Presentation

“Mankind and its environment at the heart of computer science”

The Institut de Recherche en Informatique de Toulouse (IRIT), created in 1990, is a Joint Research Unit (UMR) of the Centre National de la Recherche Scientifique (CNRS), the Institut National Polytechnique de Toulouse (INP), the Université Paul Sabatier Toulouse3 (UT3), the Université Toulouse1 Capitole (UT1) and the Université de Toulouse Jean Jaurès (UT2J).

IRIT is one of the largest UMR at the national level, is one of the pillars of research in Occitanie with its 700 members, permanent and non-permanent. Due to its multi-tutorial nature (CNRS, Toulouse Universities), its scientific impact and its interactions with other fields, the laboratory constitutes one of the structuring forces of the IT landscape and its applications in the digital world, both at regional and national level.
Through its cutting-edge work and dynamics, our unit has been able to define its identity and acquire undeniable visibility, while positioning itself at the heart of changes in local structures: University of Toulouse, as well as the various mechanisms resulting from future investments (LabEx CIMI, IRT Saint-Exupéry, SAT TTT, 3IA ANITI).

IRIT has focused its research on five major scientific issues and six strategic application areas.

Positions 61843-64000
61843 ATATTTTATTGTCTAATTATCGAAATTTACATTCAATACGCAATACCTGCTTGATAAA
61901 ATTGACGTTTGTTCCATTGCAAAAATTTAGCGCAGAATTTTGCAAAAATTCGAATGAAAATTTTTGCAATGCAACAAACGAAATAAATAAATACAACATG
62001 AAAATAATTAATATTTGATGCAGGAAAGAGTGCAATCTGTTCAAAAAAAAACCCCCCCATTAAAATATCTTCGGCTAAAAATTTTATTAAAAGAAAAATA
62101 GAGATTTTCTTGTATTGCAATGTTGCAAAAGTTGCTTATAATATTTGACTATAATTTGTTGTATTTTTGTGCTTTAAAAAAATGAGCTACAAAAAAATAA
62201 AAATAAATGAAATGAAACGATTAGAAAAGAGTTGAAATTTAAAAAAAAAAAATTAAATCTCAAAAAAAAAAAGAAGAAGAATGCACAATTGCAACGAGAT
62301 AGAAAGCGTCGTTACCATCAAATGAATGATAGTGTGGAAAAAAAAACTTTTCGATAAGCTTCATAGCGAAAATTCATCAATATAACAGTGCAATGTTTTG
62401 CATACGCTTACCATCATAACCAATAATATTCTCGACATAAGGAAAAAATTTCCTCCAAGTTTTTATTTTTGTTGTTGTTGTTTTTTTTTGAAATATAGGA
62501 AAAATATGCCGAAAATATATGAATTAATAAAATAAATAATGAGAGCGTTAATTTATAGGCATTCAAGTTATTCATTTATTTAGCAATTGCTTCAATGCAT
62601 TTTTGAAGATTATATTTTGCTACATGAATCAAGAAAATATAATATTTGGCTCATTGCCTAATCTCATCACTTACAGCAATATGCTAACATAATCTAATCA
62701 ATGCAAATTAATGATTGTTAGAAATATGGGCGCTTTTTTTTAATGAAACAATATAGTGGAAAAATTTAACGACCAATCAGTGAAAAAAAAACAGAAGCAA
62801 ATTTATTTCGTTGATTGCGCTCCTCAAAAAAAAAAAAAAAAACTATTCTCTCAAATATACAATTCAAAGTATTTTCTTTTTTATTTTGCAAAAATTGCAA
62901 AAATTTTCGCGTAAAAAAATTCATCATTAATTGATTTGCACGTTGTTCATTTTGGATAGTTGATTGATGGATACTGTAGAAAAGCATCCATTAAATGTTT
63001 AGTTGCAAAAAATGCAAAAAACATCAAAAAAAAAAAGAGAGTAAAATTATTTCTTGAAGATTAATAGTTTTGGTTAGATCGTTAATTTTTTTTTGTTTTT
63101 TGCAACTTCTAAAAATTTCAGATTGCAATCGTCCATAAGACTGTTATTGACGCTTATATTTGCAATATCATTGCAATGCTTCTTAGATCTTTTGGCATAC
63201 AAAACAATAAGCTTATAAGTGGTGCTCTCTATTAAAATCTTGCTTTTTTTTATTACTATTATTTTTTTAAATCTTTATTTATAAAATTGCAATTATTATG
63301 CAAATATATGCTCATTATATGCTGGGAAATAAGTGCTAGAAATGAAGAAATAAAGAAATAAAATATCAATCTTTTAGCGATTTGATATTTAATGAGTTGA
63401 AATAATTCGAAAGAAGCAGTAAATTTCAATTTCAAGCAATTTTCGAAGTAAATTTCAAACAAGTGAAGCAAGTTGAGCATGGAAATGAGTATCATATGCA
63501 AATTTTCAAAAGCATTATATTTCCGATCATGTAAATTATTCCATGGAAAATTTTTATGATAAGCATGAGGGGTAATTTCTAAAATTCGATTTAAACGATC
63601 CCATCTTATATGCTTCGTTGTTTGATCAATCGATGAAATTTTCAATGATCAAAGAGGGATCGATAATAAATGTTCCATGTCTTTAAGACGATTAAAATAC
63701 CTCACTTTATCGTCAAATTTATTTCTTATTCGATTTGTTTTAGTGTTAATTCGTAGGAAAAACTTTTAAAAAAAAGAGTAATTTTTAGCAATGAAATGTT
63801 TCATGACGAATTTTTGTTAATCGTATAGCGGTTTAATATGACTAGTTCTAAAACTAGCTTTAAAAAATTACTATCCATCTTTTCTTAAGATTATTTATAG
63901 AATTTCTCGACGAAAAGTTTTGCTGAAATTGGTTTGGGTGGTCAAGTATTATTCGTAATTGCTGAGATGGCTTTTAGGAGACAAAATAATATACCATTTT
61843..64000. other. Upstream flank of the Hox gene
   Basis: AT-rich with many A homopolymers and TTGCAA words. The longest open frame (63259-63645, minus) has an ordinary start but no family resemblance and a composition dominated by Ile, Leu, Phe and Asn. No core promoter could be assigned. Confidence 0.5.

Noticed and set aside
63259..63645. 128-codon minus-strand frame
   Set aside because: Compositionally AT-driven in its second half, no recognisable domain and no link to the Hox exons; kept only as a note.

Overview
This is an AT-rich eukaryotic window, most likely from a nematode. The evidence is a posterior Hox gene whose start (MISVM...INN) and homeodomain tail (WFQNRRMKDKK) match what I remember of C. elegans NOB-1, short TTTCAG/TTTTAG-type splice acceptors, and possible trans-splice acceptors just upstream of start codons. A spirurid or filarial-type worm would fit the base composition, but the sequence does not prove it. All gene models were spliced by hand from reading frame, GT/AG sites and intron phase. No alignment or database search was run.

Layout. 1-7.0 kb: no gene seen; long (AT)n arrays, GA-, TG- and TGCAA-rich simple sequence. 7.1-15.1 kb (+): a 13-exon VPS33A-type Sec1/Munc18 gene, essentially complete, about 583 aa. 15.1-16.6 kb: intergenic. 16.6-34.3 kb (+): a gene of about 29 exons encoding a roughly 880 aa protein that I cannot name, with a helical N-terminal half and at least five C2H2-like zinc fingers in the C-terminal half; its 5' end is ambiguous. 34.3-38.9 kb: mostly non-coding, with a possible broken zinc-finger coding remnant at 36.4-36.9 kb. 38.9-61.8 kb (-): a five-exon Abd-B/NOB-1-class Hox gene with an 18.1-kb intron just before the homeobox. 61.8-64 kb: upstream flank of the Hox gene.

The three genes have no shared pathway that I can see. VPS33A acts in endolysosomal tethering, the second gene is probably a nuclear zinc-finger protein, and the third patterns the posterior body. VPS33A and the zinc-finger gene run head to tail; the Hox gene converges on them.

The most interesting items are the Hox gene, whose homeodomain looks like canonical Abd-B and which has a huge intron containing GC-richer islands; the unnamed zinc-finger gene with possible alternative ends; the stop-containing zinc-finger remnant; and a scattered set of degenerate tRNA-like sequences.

• Health, Autonomy, Living, Well-being
  • Smart City
  • Aerospace and Transportation
  • Social Media, Digital Social Ecosystems
  • e-Education for learning and teaching
  • Heritage and People Safety

As well as strategic action:

  • Scientific Computing, Big Data and AI

The 24 research groups of the laboratory are dispatched in seven scientific departments:

 Dpt SI : Signals, Images (5 teams)
 Dpt GD : Data Management (3 teams)
 Dpt ICI : Interaction, Collective Intelligence (2 teams)
 Dpt IA : Artificial Intelligence (3 teams)
 Dpt CISO : HPC, Simulation, Optimization (2 teams)
 Dpt ASR : Architecture, Systems, Networks (5 teams)
 Dpt FSL : Reliability of Systems and Software (4 teams)

IRIT’s objectives are commensurate with its size, both in terms of research and in terms of training and technology transfer. The diversity of the scientific topics covered makes it possible to develop ambitious projects and meet the strong demand of the socio-economic world. This diversity within the Institute is a very important source of multidisciplinarity and complementarity.

Michel Daydé